In the mean time, the major seemed either, not to observe the uneasiness of his son, or not to regard it in the smallest degree. For, having amused himself a while with making his remarks, he suddenly turned to Emily, and praising her hair, her complexion, and her features, would soon have succeeded in filling her with conceit, had not the tender heart of this lovely child been provided with an antidote to his poison by her sympathy for her beloved brother, and her dread that he might say something to make their father angry. Accordingly, while her father was thus bestowing his caresses upon her, her gentle eye was now and then turned to her brother; and once she extended her hand to him, unobserved by their common parent, and with one touch of her velvet palm restored peace to his wounded bosom; while such were his feelings on the occasion, that it was with difficulty he could prevent himself from raising it to his lips.
How delightful are the silent expressions of affection which are suggested by a pious and feeling heart! What is there in nature so winning, so attractive, as these and how entirely different are their effects from those which are the product of art or affectation! It is the peculiar province of females, by the use of these engaging and tender qualities, to soften the more violent passions of the other sex; and never does a woman depart so far from all that is amiable, as when she uses her influence with brothers, husbands, and fathers, to irritate and excite rather than to calm and sooth.-But, to leave these reflections, and to proceed to other matters.
Having given my reader one specimen of the manner in which the major conducted himself towards his children and mother-in-law, I shall satisfy myself by merely stating, that he continued to treat Christopher in such a way that the young man could scarcely be restrained, either by his old friend, or his sister, from behaving in a manner wholly unbecoming. From time to time, the youth was, however, held back from open rebellion by the beseeching looks of Emily, and the earnest pleadings of Mrs. Courtney. Nevertheless, a kind of bitterness seized upon his mind, and he became impatient of being at home, and anxious that some plan for his future life might be decided upon, whereby he might be rendered independent of a father whose manner was so peculiarly unwelcome to his feelings.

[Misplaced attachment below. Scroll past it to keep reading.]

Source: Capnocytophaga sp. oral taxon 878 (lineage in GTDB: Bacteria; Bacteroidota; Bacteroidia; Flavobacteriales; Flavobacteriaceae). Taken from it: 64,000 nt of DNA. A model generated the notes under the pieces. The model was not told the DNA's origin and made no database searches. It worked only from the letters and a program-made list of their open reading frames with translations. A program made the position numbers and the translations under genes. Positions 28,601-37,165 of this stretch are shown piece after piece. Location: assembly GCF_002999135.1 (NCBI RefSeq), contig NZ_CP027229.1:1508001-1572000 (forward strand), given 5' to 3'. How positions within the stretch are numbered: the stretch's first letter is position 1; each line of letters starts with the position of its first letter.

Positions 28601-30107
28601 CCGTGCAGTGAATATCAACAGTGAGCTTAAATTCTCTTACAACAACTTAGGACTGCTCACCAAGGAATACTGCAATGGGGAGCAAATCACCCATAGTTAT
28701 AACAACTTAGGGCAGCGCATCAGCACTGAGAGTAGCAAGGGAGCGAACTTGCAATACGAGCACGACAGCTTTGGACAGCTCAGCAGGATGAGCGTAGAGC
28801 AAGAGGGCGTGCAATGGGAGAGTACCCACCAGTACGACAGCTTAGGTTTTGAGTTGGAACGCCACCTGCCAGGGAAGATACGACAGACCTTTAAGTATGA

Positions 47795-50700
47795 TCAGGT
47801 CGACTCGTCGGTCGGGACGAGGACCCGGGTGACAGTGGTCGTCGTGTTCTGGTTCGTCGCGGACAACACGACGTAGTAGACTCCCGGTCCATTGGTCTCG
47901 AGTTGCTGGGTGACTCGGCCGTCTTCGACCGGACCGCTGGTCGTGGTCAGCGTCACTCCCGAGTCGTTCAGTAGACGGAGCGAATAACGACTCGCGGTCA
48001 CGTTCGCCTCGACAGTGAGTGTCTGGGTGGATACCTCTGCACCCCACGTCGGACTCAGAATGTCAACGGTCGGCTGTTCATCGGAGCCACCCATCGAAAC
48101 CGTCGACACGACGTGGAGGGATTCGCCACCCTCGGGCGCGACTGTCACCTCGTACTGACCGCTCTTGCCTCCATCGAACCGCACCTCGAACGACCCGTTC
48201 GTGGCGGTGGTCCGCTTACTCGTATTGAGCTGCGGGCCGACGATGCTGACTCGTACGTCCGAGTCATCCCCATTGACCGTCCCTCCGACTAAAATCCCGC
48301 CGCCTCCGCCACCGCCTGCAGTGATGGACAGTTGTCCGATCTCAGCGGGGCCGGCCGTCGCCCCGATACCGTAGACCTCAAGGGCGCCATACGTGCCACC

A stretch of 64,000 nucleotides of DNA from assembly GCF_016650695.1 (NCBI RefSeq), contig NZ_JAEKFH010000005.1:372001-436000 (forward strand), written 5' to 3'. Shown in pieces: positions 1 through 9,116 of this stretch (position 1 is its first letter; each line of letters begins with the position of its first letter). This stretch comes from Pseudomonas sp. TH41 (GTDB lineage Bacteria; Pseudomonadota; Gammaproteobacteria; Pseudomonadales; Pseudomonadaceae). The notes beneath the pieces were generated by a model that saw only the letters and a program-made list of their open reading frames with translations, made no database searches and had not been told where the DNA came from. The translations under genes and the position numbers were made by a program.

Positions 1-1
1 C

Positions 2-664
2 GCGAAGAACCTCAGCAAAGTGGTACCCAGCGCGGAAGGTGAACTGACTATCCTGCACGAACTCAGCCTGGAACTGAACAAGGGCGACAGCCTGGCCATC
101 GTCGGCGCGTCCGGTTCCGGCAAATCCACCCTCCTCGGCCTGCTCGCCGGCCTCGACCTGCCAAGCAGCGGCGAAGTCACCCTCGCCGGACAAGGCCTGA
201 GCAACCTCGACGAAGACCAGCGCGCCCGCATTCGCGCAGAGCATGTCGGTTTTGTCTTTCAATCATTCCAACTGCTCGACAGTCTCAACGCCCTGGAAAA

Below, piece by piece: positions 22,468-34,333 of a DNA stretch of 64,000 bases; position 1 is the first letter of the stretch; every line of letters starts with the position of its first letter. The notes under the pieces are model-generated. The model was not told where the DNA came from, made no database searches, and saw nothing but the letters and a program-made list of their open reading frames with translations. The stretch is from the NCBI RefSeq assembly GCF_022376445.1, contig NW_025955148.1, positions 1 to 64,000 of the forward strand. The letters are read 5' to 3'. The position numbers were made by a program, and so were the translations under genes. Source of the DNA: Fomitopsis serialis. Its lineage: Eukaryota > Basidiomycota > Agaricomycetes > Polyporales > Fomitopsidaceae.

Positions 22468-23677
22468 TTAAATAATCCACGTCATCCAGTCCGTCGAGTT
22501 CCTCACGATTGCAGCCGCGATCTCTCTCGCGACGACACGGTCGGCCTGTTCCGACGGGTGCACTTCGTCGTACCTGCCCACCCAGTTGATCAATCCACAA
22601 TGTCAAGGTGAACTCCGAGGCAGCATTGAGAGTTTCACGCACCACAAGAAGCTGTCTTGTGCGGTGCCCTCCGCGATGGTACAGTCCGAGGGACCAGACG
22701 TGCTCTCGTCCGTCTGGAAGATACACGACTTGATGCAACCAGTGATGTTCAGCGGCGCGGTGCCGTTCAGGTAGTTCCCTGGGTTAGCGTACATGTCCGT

Neither was the major more agreeable to Mrs. Courtney than to Christopher, though he undoubtedly showed less of his hauteur and selfishness in her presence than in her absence; for she had a few thousands at her disposal, and he was far from being superior to the recollection of this circumstance.
Emily loved her father, notwithstanding the pain she felt in witnessing his conduct towards her brother. The affection, however, which she had for her parent, and the strong regard she had ever felt for her brother, induced her to soften matters or both sides; and, as her father had expressed his determination never more to separate himself from her, she tried to induce Mrs. Courtney to bear with him, dreading lest she should be separated from her beloved grandmother. Neither did Mrs. Courtney lack the same motive for forbearance; and such was the tenderness of this excellent old lady for the children whom she had reared, that she would rather have endured any privation than have seen them removed from under her maternal influence. Nevertheless, she used many arguments to persuade her son-in-law to fix upon some plan for the future life of Christopher. His education was by no means complete; and she lost no opportunity of representing to the major, that more instruction was necessary, if he was to be of a learned profession; and if not, that he should be permitted immediately to choose his line of life, and be conducted to it.
To these arguments the major commonly answered in
his usual satirical style; sometimes saying that he meant to bring up Christopher to be a bishop, or a judge, for he was sure nothing inferior would suit him; and at another time remarking that he meant to apprentice him to a shoemaker, if he could find any one who would take him.More than this he would never add, but seemed anxious to postpone all decision on the subject, either from the deşire of keeping his money in his pocket, or from an indolence natural to all selfish characters.
This ill-assorted family continued to dwell together, in the manner I have described, for some months, during which period some of the individuals of whom it was composed were scarcely restrained from open warfare with the others, by motives of interest, affection, or religion; while Emily was the only one who was heartily cordial with all the rest.
For some weeks the major displayed no other evil qualities but such as I have described, namely, an inordinate love of eating, and similar indulgences, with an entire contempt for the comfort of others. But, after a while, when grown more familiar with Mrs. Courtney, he scrupled not to let it appear that he was an absolute infidel, and capable of casting reflections upon the most sublime and awful truths. He had, during his early life, made himself acquainted with all the sophistries of the continental sceptics, and could, as it suited him best, mock and sneer at religion with much of the false wit indulged by the infidel of Ferney; endeavouring to bewilder the minds of his fellow creatures by artful and deceptive reasonings.
Were not the matter too serious for jest, a stander-by might have been amused at the manner in which this false philosopher would sometimes argue with his good motherin-law, who (excellent woman as she was, and well grounded in the faith, as far as she herself was concerned) had not the smallest notion of stating the reason of the hope that was in her. She believed, and loved, and trusted her Saviour; her heart was full of holy peace; and she was enabled to rely, without a single doubt, upon the merits and promises of God incarnate; but how to state the ground of this confidence to an unbeliever, she had not the most remote idea; and by reason of this, when her opponent used his impious skill, she became angry, and